Echocardiographic and tissue Doppler imaging of cardiac adaptation to high altitude in native highlanders versus acclimatized lowlanders

Sandrine Huez, Vitalie Faoro, Herve Guénard, Jean-Benoit Martinot, Robert Naeije
American Journal of Cardiology 2009 June 1, 103 (11): 1605-9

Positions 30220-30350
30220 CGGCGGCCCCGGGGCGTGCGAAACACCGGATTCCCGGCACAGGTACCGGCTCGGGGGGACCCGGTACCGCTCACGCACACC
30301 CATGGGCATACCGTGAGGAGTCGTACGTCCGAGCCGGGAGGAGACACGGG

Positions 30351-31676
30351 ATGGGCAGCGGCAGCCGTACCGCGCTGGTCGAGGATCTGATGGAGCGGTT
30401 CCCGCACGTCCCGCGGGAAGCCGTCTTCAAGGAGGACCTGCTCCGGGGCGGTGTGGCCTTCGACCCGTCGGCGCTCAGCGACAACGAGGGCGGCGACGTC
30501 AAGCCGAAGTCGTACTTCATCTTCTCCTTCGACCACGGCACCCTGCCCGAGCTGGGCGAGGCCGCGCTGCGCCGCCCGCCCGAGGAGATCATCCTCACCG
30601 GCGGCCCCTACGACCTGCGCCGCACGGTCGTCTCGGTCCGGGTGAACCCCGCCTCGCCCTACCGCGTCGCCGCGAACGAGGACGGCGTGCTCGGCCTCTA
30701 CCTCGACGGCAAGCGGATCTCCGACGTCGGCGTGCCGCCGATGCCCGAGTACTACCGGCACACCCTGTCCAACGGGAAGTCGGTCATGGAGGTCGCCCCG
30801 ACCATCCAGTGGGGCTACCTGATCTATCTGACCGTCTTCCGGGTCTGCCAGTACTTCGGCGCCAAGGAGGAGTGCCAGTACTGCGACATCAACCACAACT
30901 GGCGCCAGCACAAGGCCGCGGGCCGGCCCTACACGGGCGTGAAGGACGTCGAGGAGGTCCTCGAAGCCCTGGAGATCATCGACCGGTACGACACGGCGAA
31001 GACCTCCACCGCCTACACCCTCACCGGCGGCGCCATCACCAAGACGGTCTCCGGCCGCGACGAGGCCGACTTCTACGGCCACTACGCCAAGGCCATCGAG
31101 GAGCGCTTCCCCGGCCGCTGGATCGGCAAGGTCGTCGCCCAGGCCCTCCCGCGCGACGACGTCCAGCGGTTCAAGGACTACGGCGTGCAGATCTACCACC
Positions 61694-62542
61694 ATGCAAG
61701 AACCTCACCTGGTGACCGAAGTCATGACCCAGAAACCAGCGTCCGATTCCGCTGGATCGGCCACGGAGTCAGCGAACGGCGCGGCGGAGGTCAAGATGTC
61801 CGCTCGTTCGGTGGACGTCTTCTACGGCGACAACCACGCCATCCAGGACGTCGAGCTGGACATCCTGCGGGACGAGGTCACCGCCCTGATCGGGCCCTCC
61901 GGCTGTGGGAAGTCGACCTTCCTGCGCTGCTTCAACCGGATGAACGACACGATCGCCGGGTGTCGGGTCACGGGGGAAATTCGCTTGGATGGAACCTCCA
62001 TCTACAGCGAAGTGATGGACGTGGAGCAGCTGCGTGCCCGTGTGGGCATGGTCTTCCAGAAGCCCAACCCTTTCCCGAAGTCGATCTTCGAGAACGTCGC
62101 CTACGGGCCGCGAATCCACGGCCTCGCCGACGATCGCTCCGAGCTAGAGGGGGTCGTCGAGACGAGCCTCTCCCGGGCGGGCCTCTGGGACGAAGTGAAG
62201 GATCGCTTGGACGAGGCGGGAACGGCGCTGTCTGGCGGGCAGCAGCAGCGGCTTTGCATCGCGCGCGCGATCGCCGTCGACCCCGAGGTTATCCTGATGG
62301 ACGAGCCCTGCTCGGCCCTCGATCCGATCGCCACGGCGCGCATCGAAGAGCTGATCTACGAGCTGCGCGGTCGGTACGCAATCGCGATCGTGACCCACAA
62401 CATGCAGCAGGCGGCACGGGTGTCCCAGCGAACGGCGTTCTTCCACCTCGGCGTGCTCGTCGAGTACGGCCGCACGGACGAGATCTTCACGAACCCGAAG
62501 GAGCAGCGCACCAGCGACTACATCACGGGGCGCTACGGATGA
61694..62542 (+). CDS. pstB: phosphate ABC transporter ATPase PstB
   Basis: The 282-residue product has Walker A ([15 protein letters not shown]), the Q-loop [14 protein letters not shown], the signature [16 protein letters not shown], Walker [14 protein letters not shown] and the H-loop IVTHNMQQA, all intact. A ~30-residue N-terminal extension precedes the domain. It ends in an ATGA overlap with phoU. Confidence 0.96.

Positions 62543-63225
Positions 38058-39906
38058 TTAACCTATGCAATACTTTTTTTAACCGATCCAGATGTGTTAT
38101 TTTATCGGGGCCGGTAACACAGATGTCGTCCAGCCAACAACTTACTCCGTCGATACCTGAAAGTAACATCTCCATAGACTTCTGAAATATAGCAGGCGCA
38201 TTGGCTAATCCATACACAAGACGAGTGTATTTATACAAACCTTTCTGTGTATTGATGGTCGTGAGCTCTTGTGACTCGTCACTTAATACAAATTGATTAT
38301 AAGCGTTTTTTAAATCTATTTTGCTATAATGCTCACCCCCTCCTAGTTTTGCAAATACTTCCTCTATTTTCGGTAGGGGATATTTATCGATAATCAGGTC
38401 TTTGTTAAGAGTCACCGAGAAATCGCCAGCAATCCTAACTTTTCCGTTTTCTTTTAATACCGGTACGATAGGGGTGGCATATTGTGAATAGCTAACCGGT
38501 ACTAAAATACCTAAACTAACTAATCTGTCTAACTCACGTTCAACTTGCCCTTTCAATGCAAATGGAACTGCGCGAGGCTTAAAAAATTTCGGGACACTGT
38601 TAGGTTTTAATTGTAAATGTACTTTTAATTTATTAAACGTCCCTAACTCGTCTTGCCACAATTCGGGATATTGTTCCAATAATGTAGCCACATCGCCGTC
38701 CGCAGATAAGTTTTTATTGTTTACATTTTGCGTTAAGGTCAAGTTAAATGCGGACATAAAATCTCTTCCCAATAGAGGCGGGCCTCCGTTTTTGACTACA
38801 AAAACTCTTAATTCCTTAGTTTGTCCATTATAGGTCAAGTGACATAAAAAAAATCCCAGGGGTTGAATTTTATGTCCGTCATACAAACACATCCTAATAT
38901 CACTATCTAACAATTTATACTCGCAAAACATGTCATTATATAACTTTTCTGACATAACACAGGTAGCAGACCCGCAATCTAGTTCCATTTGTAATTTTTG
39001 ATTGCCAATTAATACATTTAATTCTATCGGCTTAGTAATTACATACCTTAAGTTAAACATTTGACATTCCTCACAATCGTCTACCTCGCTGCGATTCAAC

High-altitude exposure is a cause of pulmonary hypertension and decreased exercise capacity, but associated changes in cardiac function remain incompletely understood. The aim of this study was to investigate right ventricular (RV) and left ventricular function in acclimatized Caucasian lowlanders compared with native Bolivian highlanders at high altitudes. Standard echocardiography and tissue Doppler imaging studies were performed in 15 healthy lowlanders at sea level; <24 hours after arrival in La Paz, Bolivia, at 3,750 m; and after 10 days of acclimatization and ascent to Huayna Potosi, at 4,850 m, and the results were compared with those obtained in 15 age- and body size-matched inhabitants of Oruro, Bolivia, at 4,000 m. Acute exposure to high altitude in lowlanders caused an increase in mean pulmonary arterial pressure, to 20 to 25 mm Hg, and altered RV and left ventricular diastolic function, with prolonged isovolumic relaxation time, an increased RV Tei index, and maintained RV systolic function as estimated by tricuspid annular plane excursion and the tricuspid annular S wave. This profile was essentially unchanged after acclimatization and ascent to 4,850 m, except for higher pulmonary arterial pressure. The native highlanders presented with relatively lower pulmonary arterial pressures but more pronounced alterations in diastolic function, decreased tricuspid annular plane excursion and tricuspid annular S waves, and increased RV Tei indexes. In conclusion, cardiac adaptation to high altitude was qualitatively similar in acclimatized Caucasian lowlanders and in Bolivian native highlanders. However, lifelong exposure to high altitude may be associated with different cardiac adaptation to milder hypoxic pulmonary hypertension.

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